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Alphabetical    [«  »]
agencies 5
agency 10
agens 1
agent 928
agents 86
ageruch 6
ages 29
Frequency    [«  »]
939 properly
934 united
929 active
928 agent
927 matters
924 16
923 follow
St. Thomas Aquinas
Summa Theologica

IntraText - Concordances

agent

1-500 | 501-928

    Part, Question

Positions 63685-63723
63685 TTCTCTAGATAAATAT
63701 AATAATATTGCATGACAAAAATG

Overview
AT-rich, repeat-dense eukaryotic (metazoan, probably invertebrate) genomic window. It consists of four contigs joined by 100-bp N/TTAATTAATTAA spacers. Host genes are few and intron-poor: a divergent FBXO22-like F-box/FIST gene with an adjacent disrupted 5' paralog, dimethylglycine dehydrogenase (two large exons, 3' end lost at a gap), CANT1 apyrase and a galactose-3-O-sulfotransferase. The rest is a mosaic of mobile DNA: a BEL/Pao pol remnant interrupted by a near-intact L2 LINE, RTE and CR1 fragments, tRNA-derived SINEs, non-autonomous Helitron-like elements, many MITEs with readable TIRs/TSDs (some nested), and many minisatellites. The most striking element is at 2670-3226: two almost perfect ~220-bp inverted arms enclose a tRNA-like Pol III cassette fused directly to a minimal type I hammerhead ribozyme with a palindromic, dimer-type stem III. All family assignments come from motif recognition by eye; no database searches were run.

1 1, 2 | the ~direction of a higher agent, whatever is done by nature 2 1, 3 | Thirdly, because every agent acts by its form; hence 3 1, 3 | manner in which it is an agent. ~Therefore whatever is 4 1, 3 | primarily and essentially an agent must be ~primarily and essentially 5 1, 3 | form. Now God is the first agent, since He is ~the first 6 1, 3 | to its cause; for every agent ~produces its like. But 7 1, 3 | species), or by some exterior agent - as heat is caused in water ~ 8 1, 3 | either by some exterior agent or by its ~essential principles. 9 1, 4 | is merely potential, an agent, as such, is in the state ~ 10 1, 4 | formality, if it is a univocal agent - as when man reproduces 11 1, 4 | degree, if it is an equivocal agent - thus in the sun is ~the 12 1, 4 | such is imperfect, and an agent as ~such is perfect; still 13 1, 4 | agents. For since every agent reproduces itself so ~far 14 1, 4 | itself so ~far as it is an agent, and everything acts according 15 1, 4 | resemble the form of the agent. If ~therefore the agent 16 1, 4 | agent. If ~therefore the agent is contained in the same 17 1, 4 | reproduces ~man. If, however, the agent and its effect are not contained 18 1, 4 | Therefore ~if there is an agent not contained in any "genus," 19 1, 4 | reproduce the form of the agent, not, that is, so as to ~ 20 1, 4 | participate in the likeness of the agent's form according to the 21 1, 5 | first among causes, since an agent does not act except for 22 1, 5 | for some ~end; and by an agent matter is moved to its form. 23 1, 5 | both of which move the agent to act; secondly, the action 24 1, 5 | secondly, the action of ~the agent moving to the form; thirdly, 25 1, 6 | certain ~likeness to the agent, since every agent makes 26 1, 6 | to the agent, since every agent makes its like; and hence 27 1, 6 | its like; and hence the ~agent itself is desirable and 28 1, 6 | Him as ~from a univocal agent, as shown above (Q[4], A[ 29 1, 6 | A[2]); but as from an agent ~which does not agree with 30 1, 7 | of the Creator; for no ~agent acts aimlessly. Hence everything 31 1, 8 | Further, the more powerful an agent is, the more extended is 32 1, 8 | as an accident, but as an agent is present to that upon ~ 33 1, 8 | which it works. For an agent must be joined to that wherein 34 1, 8 | Reply OBJ 3: No action of an agent, however powerful it may 35 1, 8 | another; hence by power the agent is ~related and applied 36 1, 8 | thing; thus by power an agent may be ~said to be present 37 1, 13 | it seems that the first ~agent to which all other agents 38 1, 13 | reduced, is an univocal agent: and ~thus what is said 39 1, 13 | receives the ~similitude of the agent not in its full degree, 40 1, 13 | effects ~resides in the agent simply, and in the same 41 1, 13 | actions, the non-univocal agent must precede the ~univocal 42 1, 13 | must precede the ~univocal agent. For the non-univocal agent 43 1, 13 | agent. For the non-univocal agent is the universal cause of 44 1, 13 | men; whereas the univocal agent is not the universal efficient 45 1, 13 | species is not an univocal ~agent; and the universal cause 46 1, 13 | cause. But ~this universal agent, whilst it is not univocal, 47 1, 13 | be called an analogical agent, as all univocal ~predications 48 1, 14 | abides in the ~intelligent agent, and will is in the one 49 1, 14 | an act, ~existing in the agent itself, of something perfect. 50 1, 15 | generation whatsoever. But an agent does not act on account 51 1, 15 | likeness of the form is in the agent, as may ~happen in two ways. 52 1, 15 | intention of the principal agent, as the order of an army ( 53 1, 16 | of ~health, for here the agent is not univocal. In the 54 1, 17 | the impressions of the ~agent. Hence, for instance, it 55 1, 18 | place, the end moves the agent: and the principal ~agent 56 1, 18 | agent: and the principal ~agent is that which acts through 57 1, 18 | form, but of ~the principal agent, and does no more than execute 58 1, 18 | other kind remain in the agent, as to understand, to sense ~ 59 1, 18 | the perfection not of the agent that moves, but of the thing 60 1, 18 | is the perfection of the agent. Hence, because ~movement 61 1, 18 | this kind is the act of the agent, although movement is an 62 1, 19 | Hence we see that every agent, in so far as it is perfect ~ 63 1, 19 | exists." But every voluntary ~agent acts by reason and pre-election. 64 1, 19 | essence. But God is the first agent. Therefore He acts by His ~ 65 1, 19 | Phys. ii, 49, the natural agent must have the end and the 66 1, 19 | intellectual and voluntary agent must precede the agent that 67 1, 19 | voluntary agent must precede the agent that acts by ~nature. Hence, 68 1, 19 | the character of a natural agent, of which ~the property 69 1, 19 | according to the nature of the agent; and hence as ~long as it 70 1, 19 | nature; for every natural agent has a determinate being. 71 1, 19 | effects proceed from the agent that causes them, in so 72 1, 19 | as they ~pre-exist in the agent; since every agent produces 73 1, 19 | in the agent; since every agent produces its like. Now effects ~ 74 1, 19 | irrationally?" But to a voluntary agent, what is the reason of ~ 75 1, 19 | effect is conformed to the agent ~according to its form, 76 1, 19 | appetites. For a natural ~agent intends not privation or 77 1, 22 | evident thus. For since every agent acts for an end, the ordering 78 1, 22 | causality of the first ~agent extends. Whence it happens 79 1, 22 | that in the effects of an agent ~something takes place which 80 1, 22 | outside the intention of the ~agent. But the causality of God, 81 1, 22 | of God, Who is the first agent, extends to all ~being, 82 1, 23 | actions remaining in the agent, as understanding and willing, 83 1, 23 | thing prepared; and of the agent to action, ~and this is 84 1, 23 | action, ~and this is in the agent. Such a preparation is predestination, 85 1, 23 | predestination, and as an ~agent by intellect is said to 86 1, 23 | must remember that every agent intends to make ~something 87 1, 25 | so God, who is the first agent, is to act. But primary 88 1, 25 | act. Therefore, the first ~agent - namely, God - is devoid 89 1, 25 | be infinite. For in every agent is it found that the ~more 90 1, 25 | that the ~more perfectly an agent has the form by which it 91 1, 25 | The power of a univocal agent is wholly manifested in 92 1, 25 | power of a non-univocal agent does not wholly ~manifest 93 1, 25 | that God is not a ~univocal agent. For nothing agrees with 94 1, 25 | moving another is a univocal agent; wherefore it follows ~that 95 1, 25 | that the whole power of the agent is made known in its motion. 96 1, 25 | however, is not a univocal agent; whence it is not ~necessary 97 1, 25 | remembered that since every agent produces an ~effect like 98 1, 27 | act remaining within the agent. ~This applies most conspicuously 99 1, 27 | remains in the intelligent agent. For whenever we understand, 100 1, 27 | instance, like heat from the agent to the thing made hot. Rather 101 1, 27 | united to the intelligent agent; since the intellect by 102 1, 27 | external, but ~remains in the agent itself. Such an action in 103 1, 27 | understood is in the intelligent agent. Hence, ~besides the procession 104 1, 27 | accomplished within the agent in ~an intellectual nature 105 1, 27 | which remain within the agent. In a nature which is intellectual, ~ 106 1, 27 | an operation ~within the agent, takes place outside the 107 1, 28 | relations of the intelligent ~agent to the object understood; 108 1, 34 | out from the intelligent agent, but an act remaining in 109 1, 34 | an act remaining in the agent. ~Therefore when we say 110 1, 34 | habitude of the ~intelligent agent to the thing understood, 111 1, 34 | effect, ~but abides in the agent - as to know and to will: 112 1, 36 | action is a mean between the agent and ~the thing done, sometimes 113 1, 36 | as proceeding from the agent; and ~in that case it is 114 1, 36 | is the cause of why the agent acts, whether it be a final ~ 115 1, 37 | such a way ~that in the agent itself they import a certain 116 1, 37 | from it, not only as an agent is from its action, but 117 1, 39 | the strong work done by an agent is its strength.~Aquin.: 118 1, 39 | of a form "by" which an agent works; thus we say that 119 1, 41 | assimilated to ~the form of the agent, whereby the latter acts. 120 1, 41 | depend on the ~quality of the agent, but on the agent's will 121 1, 41 | of the agent, but on the agent's will and understanding. 122 1, 41 | distinction of action and ~agent is one of reason only, otherwise 123 1, 41 | not possible. For in every agent, that is properly ~called 124 1, 41 | called power, by which the agent acts. Now, everything that 125 1, 41 | sense in which we call the ~agent a principle, but in the 126 1, 41 | being that by which the agent ~acts. Now the agent is 127 1, 41 | the agent ~acts. Now the agent is distinct from that which 128 1, 42 | is operation, for every agent acts through its form. Consequently 129 1, 42 | one ~on the part of the agent, and the other on the part 130 1, 42 | action. On the ~part of the agent this happens differently 131 1, 42 | of time; for as ~a free agent can choose the form it gives 132 1, 42 | the same happens from the agent not having ~its perfection 133 1, 42 | successive. So, given that an agent, as soon as it exists, begins 134 1, 43 | process flowing from the agent to the ~passive object. 135 1, 44 | 1~OBJ 3: Further, every agent produces its like, and thus, 136 1, 44 | and thus, since every ~agent acts in proportion to its 137 1, 44 | thing ~generated, and the agent cannot be identical (Phys. 138 1, 44 | generated. But God is the ~first agent producing all things. Therefore 139 1, 44 | 1/1~I answer that, Every agent acts for an end: otherwise 140 1, 44 | another from the action of the agent, unless it were ~by chance. 141 1, 44 | chance. Now the end of the agent and of the patient considered 142 1, 44 | the impression ~which the agent intends to produce, and 143 1, 44 | things, however, are both agent and ~patient at the same 144 1, 44 | not belong to the First Agent, Who is agent only, to act 145 1, 44 | the First Agent, Who is agent only, to act for the ~acquisition 146 1, 44 | belongs only to an imperfect agent, which ~by its nature is 147 1, 44 | which ~by its nature is both agent and patient. But this does 148 1, 45 | being from a particular agent, but also the ~emanation 149 1, 45 | effect of the ~principal agent. If therefore it effects 150 1, 45 | effect of the principal agent. Now ~the proper effect 151 1, 45 | action of the ~instrumental agent. So therefore it is impossible 152 1, 45 | the ~contrary resists the agent, inasmuch as it impedes 153 1, 45 | from ~the act which the agent intends to induce, as fire 154 1, 45 | power is required in the agent to reduce the matter ~to 155 1, 45 | power is required in the agent when no ~potentiality pre-exists. 156 1, 45 | power is required in the agent in ~proportion to the distance 157 1, 45 | the power of a natural ~agent, as there is no proportion 158 1, 45 | of things. And as every agent produces its like, the principle 159 1, 45 | which the ~intellectual agent acts; and therefore it is 160 1, 45 | natural things the only agent is the accidental form, 161 1, 45 | or caused by a separate ~agent by way of creation; and 162 1, 45 | properly made by ~the natural agent is the "composite," which 163 1, 45 | and therefore the natural agent not only produces its like ~ 164 1, 45 | imperfect animals, a universal agent ~suffices, and this is to 165 1, 45 | are created by a separate agent. ~However, for the generation 166 1, 45 | perfect animals the universal agent does ~not suffice, but a 167 1, 45 | not suffice, but a proper agent is required, in the shape 168 1, 46 | 1~Reply OBJ 6: The first agent is a voluntary agent. And 169 1, 46 | first agent is a voluntary agent. And although He had ~the 170 1, 46 | difference between a particular agent, that presupposes ~something 171 1, 46 | else, and the universal agent, who ~produces the whole. 172 1, 46 | the whole. The particular agent produces the form, and ~ 173 1, 46 | end. ~Now, a particular agent presupposes time just as 174 1, 46 | time. ~But the universal agent who produces the thing and 175 1, 46 | follows from the ~voluntary agent, according to the form preconceived 176 1, 46 | preconceived and determined by the ~agent, as appears from what was 177 1, 46 | of the action, and every agent must be the principle of 178 1, 47 | either by itself ~or with the agent. Democritus, for instance, 179 1, 47 | things to matter and to the agent together; ~and he said that 180 1, 47 | the intention of the first agent, but from the ~concurrence 181 1, 47 | the intention of the first agent, who is God. For He brought 182 1, 47 | Reply OBJ 1: The natural agent acts by the form which makes 183 1, 47 | only. But the voluntary agent, such as God is, as was 184 1, 47 | It is part of the best agent to produce an effect which 185 1, 47 | Para. 1/1~Reply OBJ 2: No agent intends material plurality 186 1, 47 | intention of the divine ~agent; forasmuch as for the same 187 1, 48 | and nature and any other agent make what is best in the ~ 188 1, 48 | thus is the action of the agent in the ~patient. And if 189 1, 48 | the idea of injury to the agent in ~himself, whereas the 190 1, 48 | the idea of injury to the ~agent in his operation; and thus 191 1, 48 | opposed to the good of the ~agent, while fault is opposed 192 1, 48 | action. Therefore, since ~the agent is better than the action, 193 1, 48 | more ~perfect good of the agent, since it is the second 194 1, 49 | impelling force; nor does an ~agent fail in its action except 195 1, 49 | causes, we see that the agent, ~the form, and the end, 196 1, 49 | has a cause by way of an agent, not directly, but accidentally.~ 197 1, 49 | principal or the ~instrumental agent; thus the defect in the 198 1, 49 | the ~proper effect of the agent, sometimes by the power 199 1, 49 | sometimes by the power of the agent, ~sometimes by reason of 200 1, 49 | a defect, either of the agent or of the matter. It is 201 1, 49 | power or perfection of the agent when there ~necessarily 202 1, 49 | the form intended by the agent the privation of ~another 203 1, 49 | action of the ~fire, the agent. But this very fact that 204 1, 49 | things. For the natural agent produces the same kind of ~ 205 1, 49 | other evil pre-exists in the agent or in the ~matter, as was 206 1, 49 | caused by the defect of the ~agent. But in God there is no 207 1, 49 | caused by defect of the agent, is not reduced to God ~ 208 1, 49 | was said (A[1]) that some agent inasmuch as it ~produces 209 1, 50 | is not intended by the agent, but only specific ~multiplication, 210 1, 53 | the act of ~an imperfect agent. But the movement which 211 1, 54 | really a medium between the agent and the subject receiving ~ 212 1, 54 | which remains within the agent, is not really a ~medium 213 1, 54 | really a ~medium between the agent and the object, but only 214 1, 54 | of the object with the ~agent. For the act of understanding 215 1, 54 | which remains within the agent, as to ~feel, to understand, 216 1, 54 | action takes place within the agent. It is quite clear ~regarding 217 1, 54 | action that it cannot be the agent's very ~existence: because 218 1, 54 | existence: because the agent's existence is signified 219 1, 54 | something as issuing from the agent into the ~thing done. But 220 1, 55 | is by ~the form that the agent acts. Now in order that 221 1, 55 | but receives from some agent, now one form, now ~another. 222 1, 56 | something separate from the agent, as the ~thing heated is 223 1, 56 | must be united with the agent; just as the sensible object 224 1, 59 | is the act of a perfect agent, as stated in De Anima ~ 225 1, 59 | implanted by ~nature. Only an agent endowed with an intellect 226 1, 60 | something else ~except the First Agent, Who acts in such a manner 227 1, 60 | which remains within the agent, so ~also is it a movement 228 1, 60 | operation; for we behold ~every agent acting naturally for its 229 1, 61 | whatever is produced by any agent, from the very fact of ~ 230 1, 61 | derive their form from any agent. Therefore the angels ~have 231 1, 62 | thereto by a ~supernatural agent. This is what we call the 232 1, 62 | beyond ~the power of the agent working for the end, as 233 1, 62 | beyond the capacity of the agent striving to attain it; wherefore 234 1, 63 | the very ~virtue of the agent, can never fall short of 235 1, 63 | existence comes of the ~agent from which it drew its nature; 236 1, 63 | at once to limp. ~But the agent which brought the angels 237 1, 65 | amount of the power of an agent is measured not only by ~ 238 1, 65 | into act by some composite ~agent. But since the composite 239 1, 65 | But since the composite agent, which is a body, is moved 240 1, 66 | proves imperfection in the agent. ~But God is an agent absolutely 241 1, 66 | the agent. ~But God is an agent absolutely perfect; wherefore 242 1, 70 | which acts in virtue of the agent: and therefore ~since this 243 1, 70 | and therefore ~since this agent is a living substance the 244 1, 70 | life ~in virtue of that agent.~Aquin.: SMT FP Q[70] A[ 245 1, 75 | matter to be, and so does the agent; ~wherefore the agent causes 246 1, 75 | the agent; ~wherefore the agent causes matter to be, so 247 1, 76 | intellect remains in the agent, and does not pass into ~ 248 1, 76 | supposing there is one principal agent, and two ~instruments, we 249 1, 76 | can say that there is one agent absolutely, but several ~ 250 1, 76 | there is one principal agent, and one instrument, we ~ 251 1, 76 | we ~say that there is one agent and one action, as when 252 1, 76 | follow that there ~is but one agent and one action: that is 253 1, 76 | intellect; since the same agent according to divers forms ~ 254 1, 76 | of the form by which the agent acts, as heating is according 255 1, 76 | cause of union ~except the agent, which causes matter to 256 1, 77 | substantial form of the agent (for instance, heat compared 257 1, 77 | end is with ~regard to the agent. And the object, although 258 1, 77 | caused by an extrinsic agent. Secondly, substantial and 259 1, 77 | the body; and since the agent and the end are more perfect, ~ 260 1, 37 | such a way ~that in the agent itself they import a certain 261 1, 37 | from it, not only as an agent is from its action, but 262 1, 39 | the strong work done by an agent is its strength.~Aquin.: 263 1, 39 | of a form "by" which an agent works; thus we say that 264 1, 41 | assimilated to ~the form of the agent, whereby the latter acts. 265 1, 41 | depend on the ~quality of the agent, but on the agent's will 266 1, 41 | of the agent, but on the agent's will and understanding. 267 1, 41 | distinction of action and ~agent is one of reason only, otherwise 268 1, 41 | not possible. For in every agent, that is properly ~called 269 1, 41 | called power, by which the agent acts. Now, everything that 270 1, 41 | sense in which we call the ~agent a principle, but in the 271 1, 41 | being that by which the agent ~acts. Now the agent is 272 1, 41 | the agent ~acts. Now the agent is distinct from that which 273 1, 42 | is operation, for every agent acts through its form. Consequently 274 1, 42 | one ~on the part of the agent, and the other on the part 275 1, 42 | action. On the ~part of the agent this happens differently 276 1, 42 | of time; for as ~a free agent can choose the form it gives 277 1, 42 | the same happens from the agent not having ~its perfection 278 1, 42 | successive. So, given that an agent, as soon as it exists, ~ 279 1, 43 | process flowing from the agent to the ~passive object. 280 1, 45 | 1~OBJ 3: Further, every agent produces its like, and thus, 281 1, 45 | and thus, since every ~agent acts in proportion to its 282 1, 45 | thing ~generated, and the agent cannot be identical (Phys. 283 1, 45 | generated. But God is the ~first agent producing all things. Therefore 284 1, 45 | 1/1~I answer that, Every agent acts for an end: otherwise 285 1, 45 | another from the action of the agent, unless it were ~by chance. 286 1, 45 | chance. Now the end of the agent and of the patient considered 287 1, 45 | the impression ~which the agent intends to produce, and 288 1, 45 | things, however, are both agent and ~patient at the same 289 1, 45 | not belong to the First Agent, Who is agent only, to act 290 1, 45 | the First Agent, Who is agent only, to act for the ~acquisition 291 1, 45 | belongs only to an imperfect agent, which ~by its nature is 292 1, 45 | which ~by its nature is both agent and patient. But this does 293 1, 46 | being from a particular agent, but also the ~emanation 294 1, 46 | effect of the ~principal agent. If therefore it effects 295 1, 46 | effect of the principal agent. Now ~the proper effect 296 1, 46 | action of the ~instrumental agent. So therefore it is impossible 297 1, 46 | the ~contrary resists the agent, inasmuch as it impedes 298 1, 46 | from ~the act which the agent intends to induce, as fire 299 1, 46 | power is required in the agent to reduce the matter ~to 300 1, 46 | power is required in the agent when no ~potentiality pre-exists. 301 1, 46 | power is required in the agent in ~proportion to the distance 302 1, 46 | the power of a natural ~agent, as there is no proportion 303 1, 46 | of things. And as every agent produces its like, the principle 304 1, 46 | which the ~intellectual agent acts; and therefore it is 305 1, 46 | natural things the only agent is the accidental form, 306 1, 46 | or caused by a separate ~agent by way of creation; and 307 1, 46 | properly made by ~the natural agent is the "composite," which 308 1, 46 | and therefore the natural agent not only produces its like ~ 309 1, 46 | imperfect animals, a universal agent ~suffices, and this is to 310 1, 46 | are created by a separate agent. ~However, for the generation 311 1, 46 | perfect animals the universal agent does ~not suffice, but a 312 1, 46 | not suffice, but a proper agent is required, in the shape 313 1, 47 | 1~Reply OBJ 6: The first agent is a voluntary agent. And 314 1, 47 | first agent is a voluntary agent. And although He had ~the 315 1, 47 | difference between a particular agent, that presupposes ~something 316 1, 47 | else, and the universal agent, who ~produces the whole. 317 1, 47 | the whole. The particular agent produces the form, and presupposes 318 1, 47 | end. ~Now, a particular agent presupposes time just as 319 1, 47 | time. ~But the universal agent who produces the thing and 320 1, 47 | follows from the ~voluntary agent, according to the form preconceived 321 1, 47 | preconceived and determined by the ~agent, as appears from what was 322 1, 47 | of the action, and every agent must be the principle of 323 1, 48 | either by itself ~or with the agent. Democritus, for instance, 324 1, 48 | things to matter and to the agent together; ~and he said that 325 1, 48 | the intention of the first agent, but from the ~concurrence 326 1, 48 | the intention of the first agent, who is God. For He brought 327 1, 48 | Reply OBJ 1: The natural agent acts by the form which makes 328 1, 48 | only. But the voluntary agent, such as God is, as was 329 1, 48 | It is part of the best agent to produce an effect which 330 1, 48 | Para. 1/1~Reply OBJ 2: No agent intends material plurality 331 1, 48 | intention of the divine ~agent; forasmuch as for the same 332 1, 49 | and nature and any other agent make what is best in the ~ 333 1, 49 | thus is the action of the agent in the ~patient. And if 334 1, 49 | the idea of injury to the agent in ~himself, whereas the 335 1, 49 | the idea of injury to the ~agent in his operation; and thus 336 1, 49 | opposed to the good of the ~agent, while fault is opposed 337 1, 49 | action. Therefore, since ~the agent is better than the action, 338 1, 49 | more ~perfect good of the agent, since it is the second 339 1, 50 | impelling force; nor does an ~agent fail in its action except 340 1, 50 | causes, we see that the agent, ~the form, and the end, 341 1, 50 | has a cause by way of an agent, not directly, but accidentally.~ 342 1, 50 | principal or the ~instrumental agent; thus the defect in the 343 1, 50 | the ~proper effect of the agent, sometimes by the power 344 1, 50 | sometimes by the power of the agent, ~sometimes by reason of 345 1, 50 | a defect, either of the agent or of the matter. It ~is 346 1, 50 | power or perfection of the agent when there ~necessarily 347 1, 50 | the form intended by the agent the privation of ~another 348 1, 50 | action of the ~fire, the agent. But this very fact that 349 1, 50 | things. For the natural agent produces the same kind of ~ 350 1, 50 | other evil pre-exists in the agent or in the ~matter, as was 351 1, 50 | caused by the defect of the ~agent. But in God there is no 352 1, 50 | caused by defect of the agent, is not reduced to God ~ 353 1, 50 | was said (A[1]) that some agent inasmuch as it ~produces 354 1, 51 | is not intended by the agent, but only specific ~multiplication, 355 1, 54 | the act of ~an imperfect agent. But the movement which 356 1, 55 | really a medium between the agent and the subject receiving ~ 357 1, 55 | which remains within the agent, is not really a ~medium 358 1, 55 | really a ~medium between the agent and the object, but only 359 1, 55 | of the object with the ~agent. For the act of understanding 360 1, 55 | which remains within the agent, as to ~feel, to understand, 361 1, 55 | action takes place within the agent. It is quite clear ~regarding 362 1, 55 | action that it cannot be the agent's very ~existence: because 363 1, 55 | existence: because the agent's existence is signified 364 1, 55 | something as issuing from the agent into the ~thing done. But 365 1, 56 | is by ~the form that the agent acts. Now in order that 366 1, 56 | but receives from some agent, now one form, now ~another. 367 1, 57 | something separate from the agent, as the ~thing heated is 368 1, 57 | must be united with the agent; just as the sensible object 369 1, 60 | is the act of a perfect agent, as stated in De Anima ~ 370 1, 60 | implanted by ~nature. Only an agent endowed with an intellect 371 1, 61 | something else ~except the First Agent, Who acts in such a manner 372 1, 61 | which remains within the agent, so ~also is it a movement 373 1, 61 | operation; for we behold ~every agent acting naturally for its 374 1, 62 | whatever is produced by any agent, from the very fact of ~ 375 1, 62 | derive their form from any agent. Therefore the angels ~have 376 1, 63 | thereto by a ~supernatural agent. This is what we call the 377 1, 63 | beyond ~the power of the agent working for the end, as 378 1, 63 | beyond the capacity of the agent striving to attain it; wherefore 379 1, 64 | the very ~virtue of the agent, can never fall short of 380 1, 64 | existence comes of the ~agent from which it drew its nature; 381 1, 64 | at once to limp. ~But the agent which brought the angels 382 1, 66 | amount of the power of an agent is measured not only by ~ 383 1, 66 | into act by some composite ~agent. But since the composite 384 1, 66 | But since the composite agent, which is a body, is moved 385 1, 67 | proves imperfection in the agent. ~But God is an agent absolutely 386 1, 67 | the agent. ~But God is an agent absolutely perfect; wherefore 387 1, 71 | which acts in virtue of the agent: and therefore ~since this 388 1, 71 | and therefore ~since this agent is a living substance the 389 1, 71 | life ~in virtue of that agent.~Aquin.: SMT FP Q[70] A[ 390 1, 74 | matter to be, and so does the agent; ~wherefore the agent causes 391 1, 74 | the agent; ~wherefore the agent causes matter to be, so 392 1, 75 | intellect remains in the agent, and does not pass into ~ 393 1, 75 | supposing there is one principal agent, and two ~instruments, we 394 1, 75 | can say that there is one agent absolutely, but several ~ 395 1, 75 | there is one principal agent, and one instrument, we ~ 396 1, 75 | we ~say that there is one agent and one action, as when 397 1, 75 | follow that there ~is but one agent and one action: that is 398 1, 75 | intellect; since the same agent according to divers forms ~ 399 1, 75 | of the form by which the agent acts, as heating is according 400 1, 75 | cause of union ~except the agent, which causes matter to 401 1, 76 | substantial form of the agent (for instance, heat compared 402 1, 76 | end is with ~regard to the agent. And the object, although 403 1, 76 | caused by an extrinsic agent. Secondly, substantial and 404 1, 76 | the body; and since the agent and the end are more perfect, ~ 405 1, 77 | determinate matter by an extrinsic agent; therefore it receives at 406 1, 78 | 1/1~OBJ 3: Further, the "agent is nobler than the patient," 407 1, 78 | Para. 1/1~Reply OBJ 3: The agent is nobler than the patient, 408 1, 78 | Further, the likeness of the agent is received into the patient ~ 409 1, 78 | 1/1~Reply OBJ 3: If the agent pre-exist, it may well happen 410 1, 78 | dispositions. But if the agent does not pre-exist, the 411 1, 78 | Para. 1/1~OBJ 3: Further, agent and patient suffice for 412 1, 78 | De Anima iii, 5), "the agent is more noble than the patient." ~ 413 1, 81 | is either the end or the agent. On the part ~of the end, 414 1, 81 | utility." On the part of the agent, a thing must be, when ~ 415 1, 81 | someone is forced by some agent, so that he is not able 416 1, 81 | because what moves is an agent, ~and "the agent is nobler 417 1, 81 | moves is an agent, ~and "the agent is nobler than the patient," 418 1, 81 | say that the end moves the agent. In this way the ~intellect 419 1, 81 | thing is said to move as an ~agent, as what alters moves what 420 1, 81 | truth. Therefore the will as agent moves ~all the powers of 421 1, 83 | corresponds to the mode of the agent's form. Wherefore ~he concluded 422 1, 83 | noble is required, ~for "the agent is more noble than the patient," 423 1, 83 | the higher ~and more noble agent which he calls the active 424 1, 83 | separate, namely, because ~"the agent is more noble than the patient." 425 1, 84 | one which remains ~in the agent; for instance, to see and 426 1, 84 | action remaining in the ~agent is the likeness of the object. 427 1, 86 | but it remains in the ~agent as its perfection and act, 428 1, 87 | either as ~the principal agent is to the instrument, or 429 1, 87 | two ways; to a ~principal agent and to an instrument, as 430 1, 87 | instrumentality, for the medium of an agent's formal action consists ~ 431 1, 87 | form and act, since every agent acts according to its actuality, ~ 432 1, 88 | mode of action in every agent follows from its ~mode of 433 1, 88 | gathered from the power of ~the agent. Thus that a person see 434 1, 89 | can create; for the first agent alone ~can act without presupposing 435 1, 89 | Q[75], A[3]): and every agent, that presupposes something 436 1, 90 | A[4]); and ~because the agent must be like its effect, 437 1, 90 | are ~for the action of the agent. I say, therefore, that 438 1, 91 | dignity than ~man; "for the agent is always more honorable 439 1, 91 | generated by some other specific agent, such as some ~plants and 440 1, 98 | 1~OBJ 2: Further, every agent produces its like, unless 441 1, 102 | operation ~exists in the agent. Therefore nothing extrinsic 442 1, 102 | archer. ~Wherefore every agent, whether natural or free, 443 1, 103 | powerful than any created agent. But a ~created agent, even 444 1, 103 | created agent. But a ~created agent, even after ceasing to act, 445 1, 103 | Now every action of an agent, if that action be efficacious, ~ 446 1, 103 | we must observe that an agent may be the cause of ~the " 447 1, 103 | natural things. For if an agent is not the ~cause of a form 448 1, 103 | being," depends on the agent.~Aquin.: SMT FP Q[104] A[ 449 1, 103 | way as it exists in the agent: as ~may be seen clearly 450 1, 103 | them in species. Such an agent can ~be the cause of a form 451 1, 103 | when that action of ~the agent ceases which causes the " 452 1, 103 | after that action of the agent has ~ceased, which is the 453 1, 103 | is no comparison with an agent that is not ~the cause of ' 454 1, 103 | hindered by some contrary agent from receiving the influx 455 1, 104 | 1/1~OBJ 2: Further, any agent inclined to several effects 456 1, 104 | by means of a particular agent.~Aquin.: SMT FP Q[105] A[ 457 1, 104 | Whether God works in every agent?~Aquin.: SMT FP Q[105] A[ 458 1, 104 | God does not work in every agent. For we must ~not attribute 459 1, 104 | therefore God works in every ~agent, He works sufficiently in 460 1, 104 | superfluous ~for the created agent to work at all.~Aquin.: 461 1, 104 | understood God to work in every agent in such a ~way that no created 462 1, 104 | other hand, the end, the agent, and ~the form are principles 463 1, 104 | the end which moves the agent; the second is the ~agent; 464 1, 104 | agent; the second is the ~agent; the third is the form of 465 1, 104 | the form of that which the agent applies to action ~(although 466 1, 104 | to action ~(although the agent also acts through its own 467 1, 104 | the ~first; for the first agent moves the second to act. 468 1, 104 | cause of action in ~every agent. Thirdly, we must observe 469 1, 104 | sufficiently in things as First Agent, but it ~does not follow 470 1, 104 | primary ~and a secondary agent.~Aquin.: SMT FP Q[105] A[ 471 1, 104 | happen by the action of an agent which did not ~give them 472 1, 104 | happen by ~the action of the agent on whom the natural inclination 473 1, 105 | power to will: just as that agent alone can ~change the natural 474 1, 105 | they can. So the more an agent is ~established in the share 475 1, 106 | as in natural things the agent is ordered to the patient, 476 1, 106 | passive is ~ordered to the agent, and in human speech the 477 1, 109 | maker, forasmuch as ~every agent makes its like. So whatever 478 1, 109 | or form some ~corporeal agent; but not immediately from 479 1, 109 | the power of a corporeal agent; for ~it is natural for 480 1, 111 | since He is the universal agent, His power reaches to all 481 1, 111 | however, ~as a particular agent, does not reach to the whole 482 1, 112 | For the more universal an agent is, the higher it is. Thus 483 1, 113 | indirectly. Indirectly as when an agent is the cause of a ~disposition 484 1, 114 | 1~OBJ 2: Further, every agent except the first agent requires 485 1, 114 | every agent except the first agent requires in its work ~a 486 1, 114 | power of action in every agent is according to its ~propinquity 487 1, 114 | Further, if a body is an agent, the term of its action 488 1, 114 | corporeal form is not an agent, but ~that it is not a universal 489 1, 114 | that it is not a universal agent. For in proportion as a 490 1, 114 | as such; ~wherefore every agent produces its like. So therefore 491 1, 114 | thing owes ~its being an agent indeterminate and universal: 492 1, 114 | matter, it owes its being an agent limited and ~particular. 493 1, 114 | atoms from the corporeal agent, while passion consists 494 1, 114 | but from being a universal agent, forasmuch as a ~form is 495 1, 114 | identical self from the ~agent to the patient; thus Democritus 496 1, 114 | production of anything, an agent and matter ~suffice. But 497 1, 114 | 1/1~OBJ 3: Further, the agent produces its like. Now it 498 1, 114 | heavenly bodies. But the "agent is superior to the patient," 499 1, 114 | 1/1~OBJ 2: Further, an agent's effect results of necessity 500 1, 114 | when ~the power of the agent is such that it can subject